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NZ sales: Kiwi market in boom times
New vehicle sales go from strength-to-strength in New Zealand
8 Apr 2014
By JACQUI MADELIN in New Zealand
NEW Zealand vehicle registrations continue to rise at a greater rate than predicted, with year-to-date sales to March 31 up 15.5 per cent to 30,879 units.
March alone tallied an 18 per cent rise over the same month in 2013, and was the strongest figure since 1984, according to Motor Trade Association (MTA) CEO David Crawford.
That was just before the used import market opened up and eclipsed new-car sales (until 2008). The year-to-date used import figure is also up, growing 38.1 per cent to 28,872.
“This result shows that New Zealanders are continuing to take advantage of our strong dollar backed by confidence in the economy to replace their vehicles,” Mr Crawford said.
New Zealand’s favourite model so far this year is Toyota’s Corolla, with 1441 sales, followed by the Ford Ranger (1171),Toyota Hilux (1126) and Nissan Navara, with Suzuki’s Swift rounding out the top five.
Toyota continues to lead the market, though its sales are down 4.8 per cent since the same period in 2014 to 4494 units and for 16.1 per cent market share.
Ford sales rose 32 per cent to 3284 for second – leapfrogging Holden, which was second last year – and increasing share to 10.6 per cent year-to-date.
Ford NZ managing director Corey Holter said: “The economic fundamentals are still there. Consumer and business confidence are at or near record highs, and immigration is a factor – a lot of that is re-immigration, Kiwis returning from Australia as economic fortunes are now better here, and a lot have made some money”.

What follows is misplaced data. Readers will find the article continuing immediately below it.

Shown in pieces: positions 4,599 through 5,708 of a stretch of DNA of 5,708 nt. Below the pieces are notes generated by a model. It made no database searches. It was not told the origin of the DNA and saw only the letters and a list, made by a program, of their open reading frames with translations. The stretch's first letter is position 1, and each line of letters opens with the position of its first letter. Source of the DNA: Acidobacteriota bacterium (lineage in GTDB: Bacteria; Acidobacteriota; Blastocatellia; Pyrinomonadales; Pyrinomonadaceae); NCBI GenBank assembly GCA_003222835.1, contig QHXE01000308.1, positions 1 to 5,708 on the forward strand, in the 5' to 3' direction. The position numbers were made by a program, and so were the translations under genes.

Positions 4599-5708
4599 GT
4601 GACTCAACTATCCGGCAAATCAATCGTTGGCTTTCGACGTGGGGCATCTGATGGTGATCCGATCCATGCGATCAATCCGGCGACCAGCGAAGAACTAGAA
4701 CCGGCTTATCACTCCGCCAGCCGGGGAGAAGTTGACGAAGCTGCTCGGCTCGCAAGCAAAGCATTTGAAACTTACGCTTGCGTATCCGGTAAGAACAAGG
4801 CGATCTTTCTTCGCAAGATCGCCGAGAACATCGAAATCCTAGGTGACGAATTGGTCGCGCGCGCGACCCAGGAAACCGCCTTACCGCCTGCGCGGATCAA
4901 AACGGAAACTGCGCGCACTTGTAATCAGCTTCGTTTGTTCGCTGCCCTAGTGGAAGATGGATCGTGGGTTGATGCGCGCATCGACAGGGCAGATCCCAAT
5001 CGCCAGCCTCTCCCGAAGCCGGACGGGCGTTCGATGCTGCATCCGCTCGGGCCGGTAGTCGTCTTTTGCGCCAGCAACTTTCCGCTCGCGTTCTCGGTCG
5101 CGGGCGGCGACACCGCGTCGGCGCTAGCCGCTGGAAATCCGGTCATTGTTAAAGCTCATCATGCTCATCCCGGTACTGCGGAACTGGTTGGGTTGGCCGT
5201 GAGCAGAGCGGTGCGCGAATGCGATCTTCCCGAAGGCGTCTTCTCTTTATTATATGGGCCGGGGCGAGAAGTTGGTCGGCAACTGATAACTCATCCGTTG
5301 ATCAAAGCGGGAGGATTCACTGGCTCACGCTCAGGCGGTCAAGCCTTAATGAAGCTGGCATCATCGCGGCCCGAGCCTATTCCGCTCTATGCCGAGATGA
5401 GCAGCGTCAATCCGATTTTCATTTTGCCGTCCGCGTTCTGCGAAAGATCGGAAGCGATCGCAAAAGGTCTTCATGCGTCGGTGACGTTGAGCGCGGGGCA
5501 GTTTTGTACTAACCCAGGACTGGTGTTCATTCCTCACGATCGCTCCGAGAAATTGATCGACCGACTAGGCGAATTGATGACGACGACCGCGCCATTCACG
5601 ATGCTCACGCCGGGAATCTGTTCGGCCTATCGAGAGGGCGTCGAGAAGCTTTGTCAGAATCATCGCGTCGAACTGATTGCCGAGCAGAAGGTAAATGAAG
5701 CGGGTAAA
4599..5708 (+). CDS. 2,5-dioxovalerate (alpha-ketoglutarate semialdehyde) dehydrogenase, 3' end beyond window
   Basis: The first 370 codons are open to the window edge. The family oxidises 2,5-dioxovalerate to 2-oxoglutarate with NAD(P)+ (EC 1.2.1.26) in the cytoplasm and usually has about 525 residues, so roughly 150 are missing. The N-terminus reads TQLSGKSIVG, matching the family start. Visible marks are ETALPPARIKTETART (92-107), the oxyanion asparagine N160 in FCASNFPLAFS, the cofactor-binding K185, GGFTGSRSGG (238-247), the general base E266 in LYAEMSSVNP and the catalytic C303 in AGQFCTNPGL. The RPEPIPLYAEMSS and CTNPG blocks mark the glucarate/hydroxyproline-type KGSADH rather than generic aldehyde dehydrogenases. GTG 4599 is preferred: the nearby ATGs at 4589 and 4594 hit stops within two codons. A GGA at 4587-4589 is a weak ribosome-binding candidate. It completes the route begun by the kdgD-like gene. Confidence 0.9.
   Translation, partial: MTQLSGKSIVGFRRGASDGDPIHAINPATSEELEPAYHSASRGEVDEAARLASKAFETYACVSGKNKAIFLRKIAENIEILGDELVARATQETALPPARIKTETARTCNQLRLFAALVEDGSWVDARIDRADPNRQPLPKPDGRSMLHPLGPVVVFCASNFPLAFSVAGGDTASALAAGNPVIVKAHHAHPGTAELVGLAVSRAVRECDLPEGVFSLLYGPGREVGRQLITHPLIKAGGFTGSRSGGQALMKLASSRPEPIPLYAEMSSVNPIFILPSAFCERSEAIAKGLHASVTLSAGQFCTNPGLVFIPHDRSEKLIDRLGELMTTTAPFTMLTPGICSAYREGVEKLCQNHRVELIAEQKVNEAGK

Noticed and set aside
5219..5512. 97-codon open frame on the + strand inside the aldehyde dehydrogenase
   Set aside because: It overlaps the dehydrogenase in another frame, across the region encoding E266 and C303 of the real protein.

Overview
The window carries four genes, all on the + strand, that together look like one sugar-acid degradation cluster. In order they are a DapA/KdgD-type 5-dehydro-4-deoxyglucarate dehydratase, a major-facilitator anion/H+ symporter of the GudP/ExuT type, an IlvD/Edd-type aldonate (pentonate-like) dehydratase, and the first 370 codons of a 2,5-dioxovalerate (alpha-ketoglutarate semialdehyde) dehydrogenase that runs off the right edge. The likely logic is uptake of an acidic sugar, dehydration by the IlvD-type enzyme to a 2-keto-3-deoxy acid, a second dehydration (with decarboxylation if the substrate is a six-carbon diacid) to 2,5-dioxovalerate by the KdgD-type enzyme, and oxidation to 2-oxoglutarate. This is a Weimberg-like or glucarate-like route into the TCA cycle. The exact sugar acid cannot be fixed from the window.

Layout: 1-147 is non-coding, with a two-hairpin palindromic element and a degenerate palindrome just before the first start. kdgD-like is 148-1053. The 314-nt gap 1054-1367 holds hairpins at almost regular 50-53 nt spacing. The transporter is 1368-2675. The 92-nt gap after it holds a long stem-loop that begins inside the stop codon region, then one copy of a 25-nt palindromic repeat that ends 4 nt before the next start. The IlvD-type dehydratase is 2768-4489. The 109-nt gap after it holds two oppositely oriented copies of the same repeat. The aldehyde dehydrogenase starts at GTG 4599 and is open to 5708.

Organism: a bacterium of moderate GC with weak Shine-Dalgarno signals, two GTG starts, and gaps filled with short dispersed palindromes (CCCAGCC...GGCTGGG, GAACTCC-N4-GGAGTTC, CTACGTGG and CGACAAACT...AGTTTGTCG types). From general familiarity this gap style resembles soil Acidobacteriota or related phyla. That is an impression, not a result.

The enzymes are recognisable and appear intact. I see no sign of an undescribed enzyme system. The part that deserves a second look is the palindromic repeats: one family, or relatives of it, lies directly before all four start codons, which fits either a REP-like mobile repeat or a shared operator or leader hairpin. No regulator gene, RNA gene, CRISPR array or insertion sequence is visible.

Holden is still up 12 per cent to 2929 for 9.4 per cent share while Hyundai also rose 19.7 per cent to hit 2282 for 7.3 per cent share.
From top: Ford Ranger, Toyota HiLux, Nissan Navara and Suzuki Swift.
The Korean car-maker’s NZ managing director Andy Sinclair said supply of the iLoad van played a role in the upward trend, while the political issues in Russia meant some stock had been re-directed to New Zealand.
In fifth, Nissan rose 4.8 per cent to 2068 for 6.6 per cent of the market.
Managing director John Manley said the strong March numbers across the whole market had “flattened” everyone.
“It was unbelievable. It doesn’t matter where you look there were a lot of positives. The New Zealand dollar is way up, our export earnings are still fantastic, the economy is buoyant. Business is booming, farming is booming and that all flows down. There’s a lot of new product about too, with fantastic specification and well priced. Interest rates are reasonably low and house values remain up, so equity is up.”
Things should keep on keeping on for the company, with the all-new X-Trail on sale this week, the new Qashqai in July – “our only concern is its sales are so good in Europe we may have to delay its launch”, said Mr Manley – and new Navara arriving late in the year.
Mazda was up 11.8 per cent to 1977 units, Mitsubishi up 31.7 to 1965 and Suzuki up 5.9 to 1471 sales.
Volkswagen’s meteoric rise since Amarok took it into a new and popular bracket – utes take 18 per cent of the market – and rejigged prices that pitted it against mass-market brands, is levelling out, though sales were still up 11.5 per cent to 1408Honda rounded out the top 10, up 26.1 per cent to 957, its highest first quarter since 2009 for its last month with Graeme Seymour at the helm, after 12 years as managing director. New MD, Mr Nobuya Sonoda, has been with Honda New Zealand for over 12 years.
He cites two new television advertisements for March’s sales boost, and expects further sales injections from a Jazz upgrade in the second quarter, an Accord hybrid and an Odyssey update.
Overall the industry is largely adjusting forecasts upwards.
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